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­ltrasound Tracking Could Be ­sed to Deanonymize Tor ­sers

How the ultrasound cross-device tracking scheme works.

Researchers say ultrasounds emitted by advertising or by JavaScript code hidden on a page accessed through the Tor Browser can deanonymize Tor users.

Credit: Vasilios Mavroudis

Ultrasounds emitted by ads or JavaScript code hidden on a page accessed through the Tor Browser can deanonymize Tor users by making nearby phones or computers send identity beacons back to advertisers, according to a team of six researchers.

The study is focused on the science of ultrasound cross-device tracking (uXDT), a new technology that started being deployed in modern-day advertising platforms in 2014. The technology relies on advertisers hiding ultrasounds in their ads that get picked up by the microphone of nearby second-stage devices such as laptops, desktops, tablets, or smartphones. The devices interpret the ultrasounds, which contain hidden instructions for pinging back to the advertiser's server with details about that device.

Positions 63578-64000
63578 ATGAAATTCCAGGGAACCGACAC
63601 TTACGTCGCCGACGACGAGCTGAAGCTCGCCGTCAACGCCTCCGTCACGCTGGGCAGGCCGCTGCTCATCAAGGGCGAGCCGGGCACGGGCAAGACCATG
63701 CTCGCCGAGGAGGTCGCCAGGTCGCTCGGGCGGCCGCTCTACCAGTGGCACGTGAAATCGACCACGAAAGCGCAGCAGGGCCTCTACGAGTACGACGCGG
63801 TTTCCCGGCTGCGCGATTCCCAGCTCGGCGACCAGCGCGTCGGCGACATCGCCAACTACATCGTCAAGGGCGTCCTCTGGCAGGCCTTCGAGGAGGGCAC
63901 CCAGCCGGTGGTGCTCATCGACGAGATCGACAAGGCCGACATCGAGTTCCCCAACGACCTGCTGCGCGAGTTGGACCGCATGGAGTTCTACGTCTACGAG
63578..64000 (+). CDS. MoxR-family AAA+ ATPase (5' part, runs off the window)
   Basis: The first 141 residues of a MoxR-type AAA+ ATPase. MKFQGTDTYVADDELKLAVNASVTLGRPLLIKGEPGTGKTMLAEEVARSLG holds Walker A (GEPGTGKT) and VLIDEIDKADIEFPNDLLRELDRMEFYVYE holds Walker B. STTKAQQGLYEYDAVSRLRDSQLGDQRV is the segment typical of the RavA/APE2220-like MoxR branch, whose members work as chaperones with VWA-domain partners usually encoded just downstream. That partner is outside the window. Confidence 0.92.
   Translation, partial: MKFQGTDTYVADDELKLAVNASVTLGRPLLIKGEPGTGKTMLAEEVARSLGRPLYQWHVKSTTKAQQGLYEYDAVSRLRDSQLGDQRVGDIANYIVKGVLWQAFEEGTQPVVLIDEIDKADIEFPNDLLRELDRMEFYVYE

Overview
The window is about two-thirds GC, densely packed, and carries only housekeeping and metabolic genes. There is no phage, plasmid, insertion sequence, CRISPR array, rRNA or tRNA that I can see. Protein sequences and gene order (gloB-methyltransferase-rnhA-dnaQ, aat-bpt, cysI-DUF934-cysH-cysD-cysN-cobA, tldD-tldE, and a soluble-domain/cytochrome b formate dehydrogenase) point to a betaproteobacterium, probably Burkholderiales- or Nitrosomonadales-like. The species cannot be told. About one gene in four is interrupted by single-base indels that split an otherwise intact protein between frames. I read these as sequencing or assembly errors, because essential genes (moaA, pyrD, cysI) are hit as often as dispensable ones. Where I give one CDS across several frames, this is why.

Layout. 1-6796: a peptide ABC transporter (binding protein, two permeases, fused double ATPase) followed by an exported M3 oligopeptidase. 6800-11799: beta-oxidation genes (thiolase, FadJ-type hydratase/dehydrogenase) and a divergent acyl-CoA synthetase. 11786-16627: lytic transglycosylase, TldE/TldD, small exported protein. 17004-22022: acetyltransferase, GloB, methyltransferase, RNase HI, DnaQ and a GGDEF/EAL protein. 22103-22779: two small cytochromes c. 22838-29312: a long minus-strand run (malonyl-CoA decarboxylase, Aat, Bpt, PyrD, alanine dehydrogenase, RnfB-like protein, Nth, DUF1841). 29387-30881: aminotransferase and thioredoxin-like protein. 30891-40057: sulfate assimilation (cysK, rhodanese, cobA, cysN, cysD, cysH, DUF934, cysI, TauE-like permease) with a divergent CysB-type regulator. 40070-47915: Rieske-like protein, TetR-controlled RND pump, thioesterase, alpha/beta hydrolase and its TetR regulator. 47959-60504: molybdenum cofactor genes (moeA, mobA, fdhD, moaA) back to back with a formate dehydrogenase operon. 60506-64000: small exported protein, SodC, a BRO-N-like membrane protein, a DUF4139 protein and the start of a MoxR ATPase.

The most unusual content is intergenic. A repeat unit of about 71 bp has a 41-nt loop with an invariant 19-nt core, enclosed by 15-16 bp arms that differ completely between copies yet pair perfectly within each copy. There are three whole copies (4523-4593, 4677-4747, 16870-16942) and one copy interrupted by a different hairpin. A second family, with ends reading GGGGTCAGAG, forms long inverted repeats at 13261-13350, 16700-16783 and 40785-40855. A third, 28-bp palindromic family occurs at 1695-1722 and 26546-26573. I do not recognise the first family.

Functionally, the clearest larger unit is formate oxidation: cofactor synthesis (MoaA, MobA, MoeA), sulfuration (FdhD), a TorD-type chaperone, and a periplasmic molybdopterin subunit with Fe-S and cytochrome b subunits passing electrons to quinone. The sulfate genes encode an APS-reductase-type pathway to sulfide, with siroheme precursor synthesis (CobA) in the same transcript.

The researchers developed an attack that relies on tricking a Tor user into accessing a Web page that contains ads that emit ultrasounds, or accessing a page that contains hidden JavaScript code that forces the browser to emit the ultrasounds via the HTML5 Audio API. If the Tor user has a phone nearby and if certain types of apps are on the phone, the mobile device will ping back one or more advertisers with details about the device. The mobile phone must have an app installed that has an embedded advertising software development kit with support for uXDT.

From BleepingComputer
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